Out of My Bone: The Letters of Joy Davidman
Editor, Don W. King, Eerdmans, 2009
“All I really care about is having a bit of life with Jack (C.S.Lewis) and getting adequately on my feet for it. He has been growing more attached to me steadily–is now, even more madly in love with me than I am with him, which is saying plenty.” Though Davidman is better known as C.S Lewis’ wife, she was a skillful editor, critic, and collaborator. This collection of her letters dating from when she was a young single woman just out of college until her death from cancer in 1960, reveals her brilliance as a writer. They trace her journey from passionate Marxism to faith in Christ. Acerbic, tender, critical, patient, winsome, and sometimes wicked funny–all describe her voice. But it was her suffering and the evident humility she learned that kept drawing me to her letters sensing I could learn from her life.
“Anybody can die with fine theological sentiments, Bill, [her ex-husband] it’s the daily living that hurts.” She kept courage and a sense of her self through the betrayal of her first marriage, poverty, loss, cancer, all the way to the end of life.
Through His Eyes: God’s perspective on Women in the Bible
by Jerram Barrs, Crossway, 2009
As I’ve listened to women of various ages and walks of life tell about experiences of discrimination and discouraging treatment in the church, and as they’ve lamented that most often the teachings heard about women are focused on the “restrictive” passages of scripture, I’ve wished I could recommend a wise, passionate book that teaches us about God’s love and respect for women, about our equality and mutual dependence, and yet remains true to God’s word–this book more than fulfills that desire without saccharine. Jerram paints portraits of women we understand and know–women whose lives become powerful examples, not just because they were the Perfect Proverbs 31 Woman we sometimes want to kill because we’ve heard about her spinning and sewing one too many times, but of those who were abandoned, sickened, barren, and even practicing whores. Ah, we need to be reminded that these, too, became women beloved and used by God. Reading through this book made me say, yes, this is the God of all the earth, the one I want to live and die for. Jerram writes in his introduction: This book is a happy exposition of the dignity and glory that the Lord showers on women. Its aim is to encourage women to delight in their creation, redemption, and calling and to challenge men to honor women as does the Lord himself. My hope is that many men, especially pastors and teachers, will read this book and be challenged by it.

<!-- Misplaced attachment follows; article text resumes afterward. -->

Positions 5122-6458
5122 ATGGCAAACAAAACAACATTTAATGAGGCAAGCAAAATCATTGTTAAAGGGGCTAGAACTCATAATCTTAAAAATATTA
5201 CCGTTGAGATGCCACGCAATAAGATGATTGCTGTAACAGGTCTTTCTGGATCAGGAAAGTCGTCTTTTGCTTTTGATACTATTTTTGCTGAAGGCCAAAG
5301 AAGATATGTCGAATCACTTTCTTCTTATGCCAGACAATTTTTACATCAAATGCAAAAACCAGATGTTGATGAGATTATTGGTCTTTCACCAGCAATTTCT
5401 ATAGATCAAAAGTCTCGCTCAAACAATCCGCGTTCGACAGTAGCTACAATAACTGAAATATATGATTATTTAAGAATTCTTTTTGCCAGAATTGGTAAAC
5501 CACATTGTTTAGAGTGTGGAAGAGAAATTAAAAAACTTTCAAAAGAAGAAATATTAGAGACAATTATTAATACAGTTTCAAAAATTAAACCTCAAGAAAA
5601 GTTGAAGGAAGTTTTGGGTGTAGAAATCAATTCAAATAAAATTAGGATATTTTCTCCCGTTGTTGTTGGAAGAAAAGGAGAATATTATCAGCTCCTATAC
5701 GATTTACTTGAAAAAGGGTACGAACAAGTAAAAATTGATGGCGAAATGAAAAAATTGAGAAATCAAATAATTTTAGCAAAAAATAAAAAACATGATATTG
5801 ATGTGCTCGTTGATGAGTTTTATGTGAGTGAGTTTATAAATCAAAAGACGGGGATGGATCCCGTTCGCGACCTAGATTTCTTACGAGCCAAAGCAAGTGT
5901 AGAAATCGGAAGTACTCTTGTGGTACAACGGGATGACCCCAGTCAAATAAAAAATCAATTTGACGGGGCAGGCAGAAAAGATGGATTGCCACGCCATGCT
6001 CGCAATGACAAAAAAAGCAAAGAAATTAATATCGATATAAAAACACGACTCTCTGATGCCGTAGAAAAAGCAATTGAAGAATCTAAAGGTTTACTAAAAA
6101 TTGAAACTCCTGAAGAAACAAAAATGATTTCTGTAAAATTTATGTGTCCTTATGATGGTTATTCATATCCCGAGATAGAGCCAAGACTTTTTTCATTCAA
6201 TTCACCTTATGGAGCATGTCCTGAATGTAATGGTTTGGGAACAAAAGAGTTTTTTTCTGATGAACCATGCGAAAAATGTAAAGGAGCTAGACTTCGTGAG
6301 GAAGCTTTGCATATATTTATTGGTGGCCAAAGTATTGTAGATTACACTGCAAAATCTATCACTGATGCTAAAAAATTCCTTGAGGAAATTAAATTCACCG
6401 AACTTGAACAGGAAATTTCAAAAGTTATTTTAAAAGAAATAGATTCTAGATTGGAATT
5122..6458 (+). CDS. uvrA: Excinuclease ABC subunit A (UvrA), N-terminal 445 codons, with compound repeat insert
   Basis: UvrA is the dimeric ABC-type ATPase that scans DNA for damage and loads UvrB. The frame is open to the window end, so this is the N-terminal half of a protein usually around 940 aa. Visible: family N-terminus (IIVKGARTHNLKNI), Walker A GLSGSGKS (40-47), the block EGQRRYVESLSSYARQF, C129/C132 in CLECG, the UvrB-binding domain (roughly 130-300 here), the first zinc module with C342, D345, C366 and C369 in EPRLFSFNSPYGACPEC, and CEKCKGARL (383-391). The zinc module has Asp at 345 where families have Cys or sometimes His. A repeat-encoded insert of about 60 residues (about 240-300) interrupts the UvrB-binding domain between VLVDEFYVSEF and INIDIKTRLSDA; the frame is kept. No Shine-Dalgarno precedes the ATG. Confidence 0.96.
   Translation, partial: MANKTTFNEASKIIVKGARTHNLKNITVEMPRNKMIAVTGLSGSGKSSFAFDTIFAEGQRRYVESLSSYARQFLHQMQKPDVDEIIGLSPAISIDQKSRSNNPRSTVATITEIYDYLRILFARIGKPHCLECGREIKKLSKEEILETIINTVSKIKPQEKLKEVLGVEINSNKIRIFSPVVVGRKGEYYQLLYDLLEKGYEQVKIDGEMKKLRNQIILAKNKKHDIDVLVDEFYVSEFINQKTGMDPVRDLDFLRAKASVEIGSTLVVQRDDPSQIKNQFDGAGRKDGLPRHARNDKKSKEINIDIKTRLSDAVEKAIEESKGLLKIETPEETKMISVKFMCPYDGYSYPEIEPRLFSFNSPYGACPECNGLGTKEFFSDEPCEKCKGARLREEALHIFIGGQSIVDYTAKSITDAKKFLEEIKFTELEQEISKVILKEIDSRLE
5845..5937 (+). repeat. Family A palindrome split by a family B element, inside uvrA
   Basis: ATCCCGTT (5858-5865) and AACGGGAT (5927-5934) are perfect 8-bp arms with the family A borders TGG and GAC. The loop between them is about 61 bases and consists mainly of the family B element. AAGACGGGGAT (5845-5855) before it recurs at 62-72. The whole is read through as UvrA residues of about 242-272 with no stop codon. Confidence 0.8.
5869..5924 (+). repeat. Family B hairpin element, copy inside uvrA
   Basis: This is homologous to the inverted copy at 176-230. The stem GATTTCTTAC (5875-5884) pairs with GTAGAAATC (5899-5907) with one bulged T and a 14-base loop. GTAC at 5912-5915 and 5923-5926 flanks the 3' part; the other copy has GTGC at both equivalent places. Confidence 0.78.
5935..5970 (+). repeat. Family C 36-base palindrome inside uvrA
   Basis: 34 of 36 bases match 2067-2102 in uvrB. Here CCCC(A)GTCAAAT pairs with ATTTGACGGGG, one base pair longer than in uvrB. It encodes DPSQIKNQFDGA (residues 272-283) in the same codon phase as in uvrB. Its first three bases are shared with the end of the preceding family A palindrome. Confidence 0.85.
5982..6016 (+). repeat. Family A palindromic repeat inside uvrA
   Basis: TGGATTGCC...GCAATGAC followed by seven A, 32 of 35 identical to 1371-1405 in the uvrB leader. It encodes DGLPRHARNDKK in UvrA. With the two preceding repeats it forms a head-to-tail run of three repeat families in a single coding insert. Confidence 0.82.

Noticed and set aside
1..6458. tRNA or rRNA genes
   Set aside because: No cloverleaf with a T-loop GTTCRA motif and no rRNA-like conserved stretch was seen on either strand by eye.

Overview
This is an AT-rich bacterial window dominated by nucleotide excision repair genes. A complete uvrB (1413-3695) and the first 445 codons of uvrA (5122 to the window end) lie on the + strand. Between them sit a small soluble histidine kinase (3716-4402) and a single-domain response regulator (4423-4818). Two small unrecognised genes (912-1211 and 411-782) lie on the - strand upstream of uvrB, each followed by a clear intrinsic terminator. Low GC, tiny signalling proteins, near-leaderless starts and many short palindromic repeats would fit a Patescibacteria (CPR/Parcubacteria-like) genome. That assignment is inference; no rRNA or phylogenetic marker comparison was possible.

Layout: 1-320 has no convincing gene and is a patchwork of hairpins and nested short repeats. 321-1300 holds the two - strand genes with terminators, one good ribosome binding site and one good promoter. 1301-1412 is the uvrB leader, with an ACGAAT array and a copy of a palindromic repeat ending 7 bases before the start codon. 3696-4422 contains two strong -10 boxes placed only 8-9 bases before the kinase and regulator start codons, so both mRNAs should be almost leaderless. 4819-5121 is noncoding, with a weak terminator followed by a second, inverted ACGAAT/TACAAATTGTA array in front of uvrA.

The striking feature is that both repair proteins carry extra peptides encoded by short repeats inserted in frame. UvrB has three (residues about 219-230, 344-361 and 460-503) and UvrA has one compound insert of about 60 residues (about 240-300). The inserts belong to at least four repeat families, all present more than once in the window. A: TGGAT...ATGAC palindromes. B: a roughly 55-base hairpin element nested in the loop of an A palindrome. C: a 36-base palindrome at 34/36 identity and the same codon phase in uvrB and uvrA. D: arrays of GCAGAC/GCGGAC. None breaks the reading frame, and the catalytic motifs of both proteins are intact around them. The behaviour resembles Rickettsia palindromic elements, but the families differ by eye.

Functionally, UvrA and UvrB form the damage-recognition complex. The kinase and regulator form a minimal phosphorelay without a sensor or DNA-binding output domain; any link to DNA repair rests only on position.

Cast Iron Cookware
Heavy? Yes, but good. If you are interested (and WHO isn’t?) in conservation, the environment, healthy living; if you like a good deal, loved your grandmother’s cooking, suffer from anemia; if you are cool, swish and happening. Or know someone who IS, then the old/new cast iron cookware is what you want. These days more research affirms the unhealthiness of Teflon and non-stick pans. Check out thrift stores, antique stores, or someone’s attic. You’re bound to find them. But be careful. The old stuff is generally better quality than the new pieces found in catalogs and retail stores. You can find great resources and help at the Black Iron Dude who says he recently found a used frying pan for $9.00. http://blackirondude.blogspot.com/